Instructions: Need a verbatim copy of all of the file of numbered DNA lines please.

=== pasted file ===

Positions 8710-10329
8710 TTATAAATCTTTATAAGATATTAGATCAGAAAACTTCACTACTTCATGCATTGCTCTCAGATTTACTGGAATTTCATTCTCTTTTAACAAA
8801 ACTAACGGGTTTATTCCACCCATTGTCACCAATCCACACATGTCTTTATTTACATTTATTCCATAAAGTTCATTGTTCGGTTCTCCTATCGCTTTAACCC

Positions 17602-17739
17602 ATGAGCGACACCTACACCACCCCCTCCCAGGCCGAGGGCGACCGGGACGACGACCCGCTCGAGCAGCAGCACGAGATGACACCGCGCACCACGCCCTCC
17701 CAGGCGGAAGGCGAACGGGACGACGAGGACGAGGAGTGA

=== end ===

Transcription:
Positions 8710-10329
8710 TTATAAATCTTTATAAGATATTAGATCAGAAAACTTCACTACTTCATGCATTGCTCTCAGATTTACTGGAATTTCATTCTCTTTTAACAAA
8801 ACTAACGGGTTTATTCCACCCATTGTCACCAATCCACACATGTCTTTATTTACATTTATTCCATAAAGTTCATTGTTCGGTTCTCCTATCGCTTTAACCC

Positions 17602-17739
17602 ATGAGCGACACCTACACCACCCCCTCCCAGGCCGAGGGCGACCGGGACGACGACCCGCTCGAGCAGCAGCACGAGATGACACCGCGCACCACGCCCTCC
17701 CAGGCGGAAGGCGAACGGGACGACGAGGACGAGGAGTGA